In a statement in the Legislature today, Premier Christy Clark underscored the importance of stability in Canada-United States softwood lumber trade to British Columbia.
The 2006 Softwood Lumber Agreement between Canada and the U.S. expires on Oct. 12, 2015.
The current agreement ended five years of litigation and returned $4 billion of $5 billion in duties collected by the U.S. to Canadian producers, with over half ($2.4 billion) returned to B.C. companies. In addition, the agreement created the Bi-National Softwood Lumber Council that has grown the market for wood products in the U.S.
Over the past two years B.C. has been working with the federal government seeking an extension or renewal of the softwood lumber agreement. So far the U.S. has not been willing to discuss renewing or extending the agreement.
“B.C.’s forest industry is too important to take for granted. For lumber producers, and the communities throughout the province that depend on them, we need to avoid an unnecessary trade dispute with our most significant market,” said Premier Clark. “When the new federal government is formed later this month, this is the first issue I’ll be raising with the new Prime Minister.”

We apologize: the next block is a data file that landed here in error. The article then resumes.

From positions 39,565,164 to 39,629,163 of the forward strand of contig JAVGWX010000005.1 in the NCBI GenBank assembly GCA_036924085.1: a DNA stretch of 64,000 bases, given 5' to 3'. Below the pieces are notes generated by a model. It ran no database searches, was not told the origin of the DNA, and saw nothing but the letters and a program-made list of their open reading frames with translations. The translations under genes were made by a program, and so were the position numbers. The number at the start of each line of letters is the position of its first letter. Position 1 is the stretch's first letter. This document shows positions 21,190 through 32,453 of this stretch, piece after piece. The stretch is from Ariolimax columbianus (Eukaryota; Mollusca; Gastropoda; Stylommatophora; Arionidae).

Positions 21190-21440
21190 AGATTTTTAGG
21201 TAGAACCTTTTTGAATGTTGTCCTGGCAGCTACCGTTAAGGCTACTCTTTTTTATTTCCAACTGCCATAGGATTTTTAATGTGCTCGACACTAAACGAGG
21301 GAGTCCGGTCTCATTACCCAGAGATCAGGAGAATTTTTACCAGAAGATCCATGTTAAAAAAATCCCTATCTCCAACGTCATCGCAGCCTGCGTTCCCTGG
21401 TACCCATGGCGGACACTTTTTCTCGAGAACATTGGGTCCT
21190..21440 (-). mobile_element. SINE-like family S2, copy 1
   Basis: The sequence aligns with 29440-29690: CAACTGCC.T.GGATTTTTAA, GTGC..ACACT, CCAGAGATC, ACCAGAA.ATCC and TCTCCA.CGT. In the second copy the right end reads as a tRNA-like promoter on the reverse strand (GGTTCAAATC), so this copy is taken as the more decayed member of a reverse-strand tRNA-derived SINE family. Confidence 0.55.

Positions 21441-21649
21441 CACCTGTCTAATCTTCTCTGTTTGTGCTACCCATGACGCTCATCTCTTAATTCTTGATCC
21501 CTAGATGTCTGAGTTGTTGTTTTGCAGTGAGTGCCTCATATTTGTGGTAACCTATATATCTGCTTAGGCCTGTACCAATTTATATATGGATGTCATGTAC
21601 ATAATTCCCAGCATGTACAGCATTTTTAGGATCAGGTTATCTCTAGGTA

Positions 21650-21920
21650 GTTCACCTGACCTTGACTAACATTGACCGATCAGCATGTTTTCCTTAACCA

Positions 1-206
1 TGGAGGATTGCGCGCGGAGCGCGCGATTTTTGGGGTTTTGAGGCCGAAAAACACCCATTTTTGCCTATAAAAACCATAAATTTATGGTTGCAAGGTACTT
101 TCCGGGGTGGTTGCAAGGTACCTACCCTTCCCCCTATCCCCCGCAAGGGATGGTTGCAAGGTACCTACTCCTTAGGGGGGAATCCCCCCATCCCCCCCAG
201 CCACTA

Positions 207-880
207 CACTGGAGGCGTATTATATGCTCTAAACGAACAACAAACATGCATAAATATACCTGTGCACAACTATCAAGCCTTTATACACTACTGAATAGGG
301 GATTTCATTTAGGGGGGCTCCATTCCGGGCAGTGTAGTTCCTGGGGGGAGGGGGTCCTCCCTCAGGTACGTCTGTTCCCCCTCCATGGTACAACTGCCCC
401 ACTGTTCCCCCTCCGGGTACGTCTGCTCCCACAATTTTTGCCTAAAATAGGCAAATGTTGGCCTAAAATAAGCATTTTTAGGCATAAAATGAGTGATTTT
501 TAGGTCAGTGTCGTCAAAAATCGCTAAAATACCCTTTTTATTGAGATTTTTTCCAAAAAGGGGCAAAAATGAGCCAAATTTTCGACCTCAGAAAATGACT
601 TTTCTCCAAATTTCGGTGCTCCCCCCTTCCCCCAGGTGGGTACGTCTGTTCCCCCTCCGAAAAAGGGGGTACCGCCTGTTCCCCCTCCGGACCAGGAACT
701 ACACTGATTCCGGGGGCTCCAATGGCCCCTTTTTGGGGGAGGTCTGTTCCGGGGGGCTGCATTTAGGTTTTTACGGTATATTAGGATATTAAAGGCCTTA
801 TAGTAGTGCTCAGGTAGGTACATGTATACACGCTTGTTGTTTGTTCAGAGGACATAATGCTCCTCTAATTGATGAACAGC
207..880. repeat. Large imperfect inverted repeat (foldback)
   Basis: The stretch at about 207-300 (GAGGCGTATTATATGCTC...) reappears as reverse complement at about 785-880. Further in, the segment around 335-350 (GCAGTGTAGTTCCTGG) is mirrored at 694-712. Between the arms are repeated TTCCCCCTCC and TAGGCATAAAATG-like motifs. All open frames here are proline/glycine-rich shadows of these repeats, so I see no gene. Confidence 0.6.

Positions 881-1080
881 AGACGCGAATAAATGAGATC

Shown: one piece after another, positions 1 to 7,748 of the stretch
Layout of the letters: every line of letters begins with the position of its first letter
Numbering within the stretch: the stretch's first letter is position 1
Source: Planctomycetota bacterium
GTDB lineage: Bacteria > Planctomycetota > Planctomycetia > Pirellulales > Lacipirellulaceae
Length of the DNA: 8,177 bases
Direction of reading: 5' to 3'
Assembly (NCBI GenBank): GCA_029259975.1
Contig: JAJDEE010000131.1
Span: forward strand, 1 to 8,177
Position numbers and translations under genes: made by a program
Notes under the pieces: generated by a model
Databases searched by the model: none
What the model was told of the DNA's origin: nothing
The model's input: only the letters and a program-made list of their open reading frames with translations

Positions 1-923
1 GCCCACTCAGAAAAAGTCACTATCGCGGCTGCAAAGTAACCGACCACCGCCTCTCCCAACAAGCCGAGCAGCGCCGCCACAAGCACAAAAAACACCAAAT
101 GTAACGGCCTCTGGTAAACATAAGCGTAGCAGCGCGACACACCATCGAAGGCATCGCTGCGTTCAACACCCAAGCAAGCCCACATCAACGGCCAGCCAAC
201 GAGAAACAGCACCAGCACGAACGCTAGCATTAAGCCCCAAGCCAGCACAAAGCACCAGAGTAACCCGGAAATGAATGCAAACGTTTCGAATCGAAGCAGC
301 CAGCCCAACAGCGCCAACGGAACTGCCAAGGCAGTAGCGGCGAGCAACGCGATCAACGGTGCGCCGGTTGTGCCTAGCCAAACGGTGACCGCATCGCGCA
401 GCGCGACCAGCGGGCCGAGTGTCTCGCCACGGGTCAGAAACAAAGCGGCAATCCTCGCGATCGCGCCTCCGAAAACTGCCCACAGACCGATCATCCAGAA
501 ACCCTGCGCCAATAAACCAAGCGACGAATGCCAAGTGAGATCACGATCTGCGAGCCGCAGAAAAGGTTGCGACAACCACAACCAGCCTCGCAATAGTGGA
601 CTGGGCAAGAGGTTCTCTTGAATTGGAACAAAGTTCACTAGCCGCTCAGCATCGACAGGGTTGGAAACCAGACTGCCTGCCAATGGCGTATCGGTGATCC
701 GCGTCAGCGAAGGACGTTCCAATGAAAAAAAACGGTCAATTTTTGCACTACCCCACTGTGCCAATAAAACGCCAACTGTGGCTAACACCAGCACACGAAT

“Under the Softwood Lumber Agreement, the U.S. cannot launch any trade litigation for one-year after the expiry of the agreement,” said Forests, Lands and Natural Resource Operations Minister Steve Thomson. “We continue to work closely with the B.C. forest industry, other provinces and the federal government to ensure B.C.’s priorities are clearly communicated.”
British Columbia has made great strides in opening up new markets for softwood lumber in Asia, but the U.S. is still British Columbia’s largest market. In late November Thomson will be leading a forestry trade mission to Japan and China to maintain and expand B.C.’s second and third largest markets for softwood lumber products.